TikTok is sponsoring a journalism conference for a media watchdog group that aims to "fortify journalism's role in a free society," even as the social media giant comes under fire for helping China spy on journalists and disseminate pro-Beijing propaganda.
The Poynter Institute, which operates the liberal fact-checking site PolitiFact, is organizing GlobalFact 10, which will take place in Seoul starting June 27. TikTok is one of the corporate sponsors for the three-day "global fact-checking summit" and is sponsoring a pre-event cocktail reception, according to an itinerary of the summit.
TikTok executives will speak on panels about the company's efforts to counter disinformation on its platform. Its "publisher education team" will hold a "fireside chat" to teach journalists "best practices for building a TikTok presence and creating engaging content."
TikTok, which is owned by Chinese firm ByteDance, is sponsoring the event as it tries to win allies in its fight against a U.S. ban over its ties to China. American officials say the video app poses a national security threat because the Chinese government could easily use TikTok to spy on its users and push pro-Beijing propaganda to American audiences. TikTok, which has hired an army of lobbyists, has so far avoided a ban, thanks in large part to reluctance from Democrats who see the site as a political asset.
The Poynter summit, which will be attended by Washington Post fact-checker Glenn Kessler, will give TikTok and other tech companies an opportunity to promote their platforms and tout their fight against disinformation.
Five TikTok executives, including the company's global policy lead for harmful misinformation, will conduct a June 29 seminar on TikTok's "approach to countering misinformation." Members of TikTok’s "publisher education team" will also appear at a seminar with Poynter Institute executive Alex Mahadevan on the issue of "building a TikTok presence."
It's a remarkable arrangement for a media watchdog that claims to be a champion for "freedom of expression, civil dialogue, and compelling journalism that helps citizens participate in healthy democracies."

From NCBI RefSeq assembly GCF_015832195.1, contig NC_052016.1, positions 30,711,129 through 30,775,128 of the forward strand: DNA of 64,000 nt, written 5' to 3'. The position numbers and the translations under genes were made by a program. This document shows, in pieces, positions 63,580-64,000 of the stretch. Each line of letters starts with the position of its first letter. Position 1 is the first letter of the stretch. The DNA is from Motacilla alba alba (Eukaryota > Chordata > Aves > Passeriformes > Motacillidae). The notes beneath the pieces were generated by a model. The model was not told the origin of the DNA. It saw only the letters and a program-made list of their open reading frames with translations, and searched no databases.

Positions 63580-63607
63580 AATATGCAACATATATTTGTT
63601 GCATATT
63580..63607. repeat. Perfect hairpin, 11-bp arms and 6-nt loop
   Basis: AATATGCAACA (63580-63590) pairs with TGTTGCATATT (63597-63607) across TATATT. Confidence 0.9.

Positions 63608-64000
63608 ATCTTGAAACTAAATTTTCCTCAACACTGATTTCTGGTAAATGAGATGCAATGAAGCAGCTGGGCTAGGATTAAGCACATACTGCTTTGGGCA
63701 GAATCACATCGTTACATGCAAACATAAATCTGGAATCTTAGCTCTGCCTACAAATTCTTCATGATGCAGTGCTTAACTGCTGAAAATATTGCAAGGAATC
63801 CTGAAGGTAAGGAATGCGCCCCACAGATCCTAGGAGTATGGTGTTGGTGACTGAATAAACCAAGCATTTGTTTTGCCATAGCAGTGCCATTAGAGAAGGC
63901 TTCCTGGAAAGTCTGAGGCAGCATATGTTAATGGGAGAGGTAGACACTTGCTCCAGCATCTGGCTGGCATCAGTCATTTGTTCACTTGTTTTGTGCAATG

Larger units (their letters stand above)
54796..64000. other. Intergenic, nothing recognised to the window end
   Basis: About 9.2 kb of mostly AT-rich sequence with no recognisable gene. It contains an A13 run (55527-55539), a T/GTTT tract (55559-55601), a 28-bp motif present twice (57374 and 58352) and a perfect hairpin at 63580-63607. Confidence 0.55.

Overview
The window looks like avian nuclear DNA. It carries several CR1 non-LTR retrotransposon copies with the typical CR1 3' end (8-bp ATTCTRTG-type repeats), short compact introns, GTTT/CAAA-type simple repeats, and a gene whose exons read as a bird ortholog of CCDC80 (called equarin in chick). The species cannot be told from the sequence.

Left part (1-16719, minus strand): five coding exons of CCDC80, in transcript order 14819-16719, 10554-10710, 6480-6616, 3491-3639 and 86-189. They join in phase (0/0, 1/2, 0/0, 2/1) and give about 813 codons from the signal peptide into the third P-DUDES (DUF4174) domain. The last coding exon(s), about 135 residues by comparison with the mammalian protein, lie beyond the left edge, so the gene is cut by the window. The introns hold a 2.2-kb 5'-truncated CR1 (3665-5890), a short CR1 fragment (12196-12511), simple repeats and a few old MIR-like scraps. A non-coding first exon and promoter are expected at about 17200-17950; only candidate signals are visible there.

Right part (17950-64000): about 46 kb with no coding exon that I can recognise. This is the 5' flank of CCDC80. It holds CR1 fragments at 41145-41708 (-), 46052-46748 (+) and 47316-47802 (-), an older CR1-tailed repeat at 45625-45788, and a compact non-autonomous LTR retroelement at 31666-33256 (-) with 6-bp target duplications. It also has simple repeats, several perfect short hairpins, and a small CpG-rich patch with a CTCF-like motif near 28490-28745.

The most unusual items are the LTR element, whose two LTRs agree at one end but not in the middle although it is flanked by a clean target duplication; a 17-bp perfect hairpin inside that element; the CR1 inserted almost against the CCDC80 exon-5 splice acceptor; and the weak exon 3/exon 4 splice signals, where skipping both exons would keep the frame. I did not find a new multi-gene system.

The Justice Department is investigating ByteDance after employees at the company obtained location data on two American journalists who reported about the company's links to the Chinese government.
And a former ByteDance executive has alleged that Chinese officials have "supreme access" to TikTok's algorithm. The former employee, Yintao Yu, claimed in a lawsuit that a special unit of Chinese Communist Party members at ByteDance oversees the content on TikTok in order to advance "core Communist values." Yu claims to have witnessed the ByteDance team promoting anti-Japanese content and demoting posts that support pro-democracy protests in Hong Kong.
It is unclear how much money TikTok is giving Poynter for the conference, but TikTok has been a major funder of the media think tank for a number of years. According to Poynter's website, TikTok has donated at least $50,000 to the think tank. Other major funders include Facebook, Microsoft, AARP, and the philanthropic networks of Democratic donors Pierre Omidyar and Craig Newmark.
TikTok's donations to Poynter go to help PolitiFact "continue to fact-check elected officials and hold government officials accountable," according to PolitiFact's website. Conservatives have criticized PolitiFact over its perceived liberal bias.
The fact-check site was itself fact-checked last month after it defended teachers' union boss Randi Weingarten over her support for school lockdowns during the coronavirus pandemic. A Washington Free Beacon analysis found that the vast majority of PolitiFact's fact-check articles were aimed at Republicans. And in 2021, PolitiFact retracted an article that dismissed as "inaccurate and ridiculous" the theory that coronavirus originated in a Chinese medical lab.
Poynter and TikTok did not respond to requests for comment.